While 2009’s mid-sized Penguicon 7.0 marked her first convention experience, her day at Celebration V was her introduction to group geeking and fandom on a colossal scale. Because we have family here in Orlando – and because she was unsure of how much Star Wars she’d really want to handle – my daughter opted for a one-day pass.
We packed in a lot. And she shared with me the high points of her day: Meeting Bonnie Burton , whose book she enjoyed last year; constructing a tile for the giant Lego mural in the main exhibit hall; the TK Helmet Project display; and receiving a tiny original sketch from artist Katie Cook.
Her favorite thing was the R2 Builders‘ room,Â and her least favorite was the walking: It’s a nicely spacious convention center, and the Celebration is spread out enough that hallway congestion hasn’t been a problem, though yes, that does come with a price to one’s feet.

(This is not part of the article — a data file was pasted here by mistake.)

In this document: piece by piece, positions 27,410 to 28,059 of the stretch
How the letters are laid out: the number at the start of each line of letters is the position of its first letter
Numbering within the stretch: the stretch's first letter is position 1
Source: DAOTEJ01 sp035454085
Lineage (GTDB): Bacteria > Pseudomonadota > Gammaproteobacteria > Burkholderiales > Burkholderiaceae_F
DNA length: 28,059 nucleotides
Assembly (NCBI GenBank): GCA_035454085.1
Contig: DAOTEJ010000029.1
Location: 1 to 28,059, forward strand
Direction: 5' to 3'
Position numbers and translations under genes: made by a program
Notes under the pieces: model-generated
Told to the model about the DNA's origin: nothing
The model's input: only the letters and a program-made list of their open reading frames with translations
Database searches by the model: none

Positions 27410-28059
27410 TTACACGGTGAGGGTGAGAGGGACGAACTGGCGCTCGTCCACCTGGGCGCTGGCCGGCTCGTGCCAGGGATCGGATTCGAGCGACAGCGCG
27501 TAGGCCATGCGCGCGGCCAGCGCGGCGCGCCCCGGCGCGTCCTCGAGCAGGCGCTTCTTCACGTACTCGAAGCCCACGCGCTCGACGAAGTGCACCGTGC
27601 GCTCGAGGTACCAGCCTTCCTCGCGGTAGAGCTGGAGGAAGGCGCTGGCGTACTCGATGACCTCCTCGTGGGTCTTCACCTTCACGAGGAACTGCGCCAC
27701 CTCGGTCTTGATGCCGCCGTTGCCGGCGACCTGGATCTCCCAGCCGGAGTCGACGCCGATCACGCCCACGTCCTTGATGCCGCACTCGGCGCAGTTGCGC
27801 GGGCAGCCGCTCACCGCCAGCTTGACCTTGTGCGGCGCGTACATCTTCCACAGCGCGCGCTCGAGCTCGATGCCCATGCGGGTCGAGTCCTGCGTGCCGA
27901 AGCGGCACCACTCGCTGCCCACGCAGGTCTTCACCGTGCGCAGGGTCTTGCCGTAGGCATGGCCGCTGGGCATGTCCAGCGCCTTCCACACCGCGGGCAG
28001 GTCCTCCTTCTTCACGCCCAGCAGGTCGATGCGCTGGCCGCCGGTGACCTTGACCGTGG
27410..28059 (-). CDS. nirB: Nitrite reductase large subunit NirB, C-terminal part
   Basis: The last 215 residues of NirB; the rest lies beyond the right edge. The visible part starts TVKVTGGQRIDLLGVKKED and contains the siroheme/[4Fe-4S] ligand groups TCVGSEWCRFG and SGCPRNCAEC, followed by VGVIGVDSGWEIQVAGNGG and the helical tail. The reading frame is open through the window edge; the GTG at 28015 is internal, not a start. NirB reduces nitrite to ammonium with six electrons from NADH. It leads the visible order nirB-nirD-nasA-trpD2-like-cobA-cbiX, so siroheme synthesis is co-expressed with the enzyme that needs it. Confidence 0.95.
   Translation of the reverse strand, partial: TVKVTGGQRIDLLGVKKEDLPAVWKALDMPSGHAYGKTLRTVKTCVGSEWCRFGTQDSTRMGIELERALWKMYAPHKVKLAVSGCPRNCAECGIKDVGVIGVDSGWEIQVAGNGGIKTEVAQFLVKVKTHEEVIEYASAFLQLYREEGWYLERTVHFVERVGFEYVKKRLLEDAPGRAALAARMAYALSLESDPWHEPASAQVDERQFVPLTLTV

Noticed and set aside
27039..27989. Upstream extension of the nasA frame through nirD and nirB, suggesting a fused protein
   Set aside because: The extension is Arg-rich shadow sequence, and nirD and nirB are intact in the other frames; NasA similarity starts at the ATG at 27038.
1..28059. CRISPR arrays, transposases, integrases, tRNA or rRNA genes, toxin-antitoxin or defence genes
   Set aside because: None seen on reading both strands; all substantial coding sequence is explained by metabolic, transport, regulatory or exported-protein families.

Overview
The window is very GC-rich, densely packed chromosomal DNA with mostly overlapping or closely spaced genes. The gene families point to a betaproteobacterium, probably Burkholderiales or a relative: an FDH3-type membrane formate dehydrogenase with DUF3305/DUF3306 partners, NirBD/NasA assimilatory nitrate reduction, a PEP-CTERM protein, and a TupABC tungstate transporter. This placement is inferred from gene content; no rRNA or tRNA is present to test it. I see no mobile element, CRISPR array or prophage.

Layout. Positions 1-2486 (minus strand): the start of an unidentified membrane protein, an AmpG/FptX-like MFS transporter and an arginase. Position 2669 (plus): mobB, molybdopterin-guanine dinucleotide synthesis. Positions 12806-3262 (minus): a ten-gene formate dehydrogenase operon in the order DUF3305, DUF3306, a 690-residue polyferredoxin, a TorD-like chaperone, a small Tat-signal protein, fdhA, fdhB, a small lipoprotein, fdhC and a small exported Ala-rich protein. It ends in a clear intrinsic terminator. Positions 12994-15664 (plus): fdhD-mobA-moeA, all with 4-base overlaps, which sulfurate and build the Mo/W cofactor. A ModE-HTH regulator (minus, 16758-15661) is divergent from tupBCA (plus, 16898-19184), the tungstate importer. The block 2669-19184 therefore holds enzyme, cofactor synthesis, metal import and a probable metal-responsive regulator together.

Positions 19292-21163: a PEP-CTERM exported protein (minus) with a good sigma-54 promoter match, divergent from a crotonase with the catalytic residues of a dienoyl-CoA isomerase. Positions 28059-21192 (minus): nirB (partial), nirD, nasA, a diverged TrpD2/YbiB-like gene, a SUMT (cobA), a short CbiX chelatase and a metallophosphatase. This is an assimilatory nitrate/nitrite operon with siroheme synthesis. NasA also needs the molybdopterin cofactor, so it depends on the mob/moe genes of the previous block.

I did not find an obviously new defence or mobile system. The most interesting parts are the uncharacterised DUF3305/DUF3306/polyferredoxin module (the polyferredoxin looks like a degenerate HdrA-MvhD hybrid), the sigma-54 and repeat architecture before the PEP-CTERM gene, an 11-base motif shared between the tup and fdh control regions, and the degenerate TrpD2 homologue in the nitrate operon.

We arrived at 10 a.m. and went just about nonstop until just after 6 p.m., when we decided to just relax and grab a snack. She was pretty worn out (I think she fought dozing off during a panel featuring a couple original Industrial Light & Magic model builders), but when we walked past the main hall doors shortly before they were set to close for the evening, which one of us remembered that we just had to go get our pictures taken in the giant Empire Strikes Back action figure package bubble?
And that made my day.
Bonnie Burton and her duct-tape-covered AT-AT planter. Image: Jim Carchidi
How ambitious is StarWars.com editor and author Bonnie Burton when it comes to turning piles of stuff into icons from a familiar galaxy far. far away?
Image: Jim Carchidi